Cement preparation By Kamran wazir


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Cement preparation

Published in: Engineering, Business, Technology

Cement preparation By Kamran wazir

  1. 1. Lecture # 2 Manufacturing process of Cement
  2. 2. Traditional Process of Cement Manufacturing 1- Aspdin mixed and ground hard limestone and finely divided clay into a slurry 2- The slurry was calcinated in a furnace till CO₂ was expelled 3- The calcinated mixture was then ground to a fine powder perhaps at a lower temperature than the clinkering temperature by Aspdin.
  3. 3. Later in 1845 Isaac Charles Johnson burnt a mixture of clay and chalk at clinkering temperature to make better cement .
  4. 4. Modern ways to Manufacture Cement The process is divided into 4 main parts – Quarrying and Grinding the raw materials – Mixing them in a intimately in certain proportions depending upon their purity and composition – Burning the proportioned mix in a kiln at 1300 ⁰C to 1500 ⁰C also called clinkering – Grinding of clinker and adding of gypsum
  5. 5. 1-Quarrying of Raw materials – The raw materials required are calcareous materials like chalk or limestone and argillaceous materials such as clay, marble or shale – Local availability of raw material is an important concern setting up a cement factory in order to reduce the transportation cost . The quarried materials are crushed, then mixed at the plant to be fed to the kiln
  6. 6. 2-Mixing and storage of feed Mixing is carried out by the either of the following processes – Wet Process – Dry Process
  7. 7. i) Wet Process The materials in the wet process are mixed with a water content of about 35% to 50%
  8. 8. ii) Dry Process In this process the materials are mixed in the powdered form using compressed air. The powdered material behaves like a fluid when exposed to compressed air in a chamber and mixing becomes possible This is the most widely used method in the recent years It reduces the fuel consumption as the slurry is already dry unlike wet process.
  9. 9. Burning or clinkering (wet process) • A typical kiln is a large refractory lined steel tube 165 m long inclined to the horizontal with capacity of 1050 tonnes/day • At the lower end of tube there is a burner and raw meal is fed from the other end • The kiln rotates slowly at about 20-86 rph passing material to the lower end • The water from the slurry needs to be driven off prior to the calcinating process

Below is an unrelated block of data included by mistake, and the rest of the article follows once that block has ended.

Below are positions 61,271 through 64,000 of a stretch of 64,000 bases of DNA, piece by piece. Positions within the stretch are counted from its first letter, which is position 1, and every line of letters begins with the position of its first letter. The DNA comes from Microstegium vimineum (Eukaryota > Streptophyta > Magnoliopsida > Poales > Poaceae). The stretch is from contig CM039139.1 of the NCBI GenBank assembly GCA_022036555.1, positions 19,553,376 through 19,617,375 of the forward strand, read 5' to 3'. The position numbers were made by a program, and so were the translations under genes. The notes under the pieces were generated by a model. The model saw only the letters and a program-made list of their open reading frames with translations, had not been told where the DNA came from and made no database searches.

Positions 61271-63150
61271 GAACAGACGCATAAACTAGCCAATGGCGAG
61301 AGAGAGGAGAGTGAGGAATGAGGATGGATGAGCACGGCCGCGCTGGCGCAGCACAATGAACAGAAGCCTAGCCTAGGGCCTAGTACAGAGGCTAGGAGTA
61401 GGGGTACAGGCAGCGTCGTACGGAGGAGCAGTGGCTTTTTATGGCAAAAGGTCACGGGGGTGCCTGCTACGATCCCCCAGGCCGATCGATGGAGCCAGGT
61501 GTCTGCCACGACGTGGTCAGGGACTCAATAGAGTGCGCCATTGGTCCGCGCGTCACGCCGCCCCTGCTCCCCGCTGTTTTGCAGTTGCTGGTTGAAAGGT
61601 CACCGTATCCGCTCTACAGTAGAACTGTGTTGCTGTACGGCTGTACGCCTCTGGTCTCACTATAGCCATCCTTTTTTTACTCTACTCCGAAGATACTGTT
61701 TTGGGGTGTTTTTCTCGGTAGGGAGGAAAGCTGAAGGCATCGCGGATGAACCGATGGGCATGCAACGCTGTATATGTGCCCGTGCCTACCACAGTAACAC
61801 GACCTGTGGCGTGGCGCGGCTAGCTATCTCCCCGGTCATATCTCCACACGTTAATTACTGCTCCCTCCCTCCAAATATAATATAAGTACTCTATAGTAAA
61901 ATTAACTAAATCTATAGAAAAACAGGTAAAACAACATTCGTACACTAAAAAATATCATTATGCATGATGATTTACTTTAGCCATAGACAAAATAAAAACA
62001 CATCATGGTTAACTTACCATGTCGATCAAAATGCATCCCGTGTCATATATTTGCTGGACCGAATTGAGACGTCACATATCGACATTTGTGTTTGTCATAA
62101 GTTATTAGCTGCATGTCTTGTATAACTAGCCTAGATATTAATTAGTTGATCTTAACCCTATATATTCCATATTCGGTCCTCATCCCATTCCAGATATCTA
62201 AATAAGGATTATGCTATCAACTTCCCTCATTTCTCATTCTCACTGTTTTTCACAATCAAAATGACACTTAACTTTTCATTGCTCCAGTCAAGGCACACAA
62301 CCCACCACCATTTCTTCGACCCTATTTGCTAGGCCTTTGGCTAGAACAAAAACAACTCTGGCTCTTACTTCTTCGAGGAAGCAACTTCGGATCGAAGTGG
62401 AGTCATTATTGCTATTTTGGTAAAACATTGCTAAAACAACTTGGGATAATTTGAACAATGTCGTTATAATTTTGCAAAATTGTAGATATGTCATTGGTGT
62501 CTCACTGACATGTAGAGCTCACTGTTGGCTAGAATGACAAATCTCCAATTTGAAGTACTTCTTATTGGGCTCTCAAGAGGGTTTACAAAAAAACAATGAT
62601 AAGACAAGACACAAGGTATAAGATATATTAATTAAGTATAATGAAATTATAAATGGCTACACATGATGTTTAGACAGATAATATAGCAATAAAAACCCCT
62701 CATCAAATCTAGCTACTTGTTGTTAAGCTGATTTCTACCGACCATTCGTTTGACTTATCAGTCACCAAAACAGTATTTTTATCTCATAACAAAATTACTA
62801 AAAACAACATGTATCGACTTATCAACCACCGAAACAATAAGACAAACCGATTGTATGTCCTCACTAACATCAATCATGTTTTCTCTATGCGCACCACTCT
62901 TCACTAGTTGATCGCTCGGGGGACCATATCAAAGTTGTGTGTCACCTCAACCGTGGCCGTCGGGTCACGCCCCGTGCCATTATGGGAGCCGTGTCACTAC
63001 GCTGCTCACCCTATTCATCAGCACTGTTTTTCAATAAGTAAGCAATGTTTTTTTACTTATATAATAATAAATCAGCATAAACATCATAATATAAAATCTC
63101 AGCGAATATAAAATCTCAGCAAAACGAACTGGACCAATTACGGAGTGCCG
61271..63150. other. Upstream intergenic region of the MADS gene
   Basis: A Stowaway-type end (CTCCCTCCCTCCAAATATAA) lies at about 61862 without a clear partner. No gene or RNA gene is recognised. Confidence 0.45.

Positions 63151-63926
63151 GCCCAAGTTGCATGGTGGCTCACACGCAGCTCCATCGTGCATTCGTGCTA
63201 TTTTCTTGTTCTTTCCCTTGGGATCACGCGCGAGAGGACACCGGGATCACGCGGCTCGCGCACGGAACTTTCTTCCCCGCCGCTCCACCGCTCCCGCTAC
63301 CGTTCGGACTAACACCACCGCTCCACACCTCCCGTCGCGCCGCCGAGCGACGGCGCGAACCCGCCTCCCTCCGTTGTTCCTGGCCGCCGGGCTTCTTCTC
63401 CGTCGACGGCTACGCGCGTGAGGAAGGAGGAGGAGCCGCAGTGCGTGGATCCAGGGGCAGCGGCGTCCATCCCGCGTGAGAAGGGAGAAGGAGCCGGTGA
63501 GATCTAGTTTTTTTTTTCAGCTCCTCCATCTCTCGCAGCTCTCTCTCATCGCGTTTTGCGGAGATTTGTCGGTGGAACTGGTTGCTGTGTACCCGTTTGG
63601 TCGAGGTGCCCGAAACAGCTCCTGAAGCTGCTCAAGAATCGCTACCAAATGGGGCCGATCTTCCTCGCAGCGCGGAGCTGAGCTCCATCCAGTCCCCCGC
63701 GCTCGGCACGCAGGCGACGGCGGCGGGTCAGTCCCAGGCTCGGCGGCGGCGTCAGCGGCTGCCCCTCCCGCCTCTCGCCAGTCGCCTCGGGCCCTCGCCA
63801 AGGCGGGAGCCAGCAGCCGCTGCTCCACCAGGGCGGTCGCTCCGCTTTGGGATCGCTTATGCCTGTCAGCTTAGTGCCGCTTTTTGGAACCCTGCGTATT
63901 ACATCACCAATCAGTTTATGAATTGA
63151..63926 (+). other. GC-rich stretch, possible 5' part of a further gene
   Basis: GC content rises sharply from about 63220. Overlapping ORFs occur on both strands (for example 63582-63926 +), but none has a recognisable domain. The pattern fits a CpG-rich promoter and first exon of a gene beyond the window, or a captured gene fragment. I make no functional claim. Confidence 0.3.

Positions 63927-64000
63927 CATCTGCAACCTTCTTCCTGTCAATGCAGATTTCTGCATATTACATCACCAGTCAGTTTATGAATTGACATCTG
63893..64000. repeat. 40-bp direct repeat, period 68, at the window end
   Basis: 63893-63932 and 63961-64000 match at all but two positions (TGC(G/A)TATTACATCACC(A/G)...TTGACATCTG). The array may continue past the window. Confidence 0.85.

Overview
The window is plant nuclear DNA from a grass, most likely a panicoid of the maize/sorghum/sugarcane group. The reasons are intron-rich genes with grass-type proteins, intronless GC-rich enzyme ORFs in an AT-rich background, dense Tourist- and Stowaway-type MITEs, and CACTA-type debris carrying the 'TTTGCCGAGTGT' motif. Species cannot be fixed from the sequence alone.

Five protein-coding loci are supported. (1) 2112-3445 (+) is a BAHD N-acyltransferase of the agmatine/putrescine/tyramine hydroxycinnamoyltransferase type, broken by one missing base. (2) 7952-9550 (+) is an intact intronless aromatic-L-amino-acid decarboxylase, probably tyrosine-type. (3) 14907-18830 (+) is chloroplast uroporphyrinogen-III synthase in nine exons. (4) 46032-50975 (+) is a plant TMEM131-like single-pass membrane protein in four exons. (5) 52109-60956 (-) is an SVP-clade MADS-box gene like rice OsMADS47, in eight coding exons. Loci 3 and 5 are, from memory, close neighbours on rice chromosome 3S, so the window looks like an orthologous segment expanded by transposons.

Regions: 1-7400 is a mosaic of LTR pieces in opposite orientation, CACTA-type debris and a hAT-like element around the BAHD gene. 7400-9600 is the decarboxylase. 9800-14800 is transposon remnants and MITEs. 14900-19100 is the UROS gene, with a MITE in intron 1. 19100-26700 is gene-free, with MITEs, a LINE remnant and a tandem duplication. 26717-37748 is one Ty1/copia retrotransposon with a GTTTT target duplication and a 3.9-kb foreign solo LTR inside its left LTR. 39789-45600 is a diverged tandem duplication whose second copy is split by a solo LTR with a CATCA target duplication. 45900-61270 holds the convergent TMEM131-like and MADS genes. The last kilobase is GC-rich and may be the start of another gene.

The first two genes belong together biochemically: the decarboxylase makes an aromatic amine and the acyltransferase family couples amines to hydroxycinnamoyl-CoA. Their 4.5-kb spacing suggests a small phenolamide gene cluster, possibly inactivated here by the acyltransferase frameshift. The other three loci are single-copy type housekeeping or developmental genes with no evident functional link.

10. 10. Zone 1: 0 - 35 min, temp is 800 – 1100 C o Decarbonation. Formation of 3CaO• Al2O3(C3A) above 900 Co. Melting of fluxing compounds Al2O3 and Fe2O3. heat CaCO3 → CaO + CO2
  11. 11. Zone 2: 35 - 40 min, 1100 – 1300 Co Exothermic reactions and the formation of secondary silicate phases as follows: heat 2CaO + SiO2 → 2CaO•SiO2
  12. 12. Zone 3: 40 - 50 min, 1300 - 1450 – 1300 Co Sintering and reaction within the melt to form ternary silicates and tetracalcium alumino- ferrates: heat+time 2CaO.SiO2 + CaO → 3CaO•SiO2 heat+time 3CaO.Al2O3 + CaO + Fe2O3 → 4CaO•Al2O3•Fe2O3
  13. 13. Zone 4: 50 - 60 min, 1300 – 1000 Co Cooling and crystallisation of the various mineral phases formed in the kiln. The cooler : Immediately following the kiln is a large cooler designed to drop the temperature of the clinker (as the fused material is now called) from 1000o C to 150 Co. This is achieved by forcing air through a bed of clinker via perforated plates in the base of the cooler. Like cement, the clinker will react with water and harden, but because it is composed of 1-3 cm diameter fragments it is too coarse to be used.
  14. 14. Cement milling To produce the final product the clinker is mixed with gypsum (CaSO4•2H2O), which is added as a set retarder, and ground for approximately 30 minutes in large tube mills. The cement flows from the inlet to the outlet of the mill (a rotating chamber), being first ground with 60 mm then 30 mm diameter steel balls. The first grinding breaks up the material and the second grinds it to a fine powder.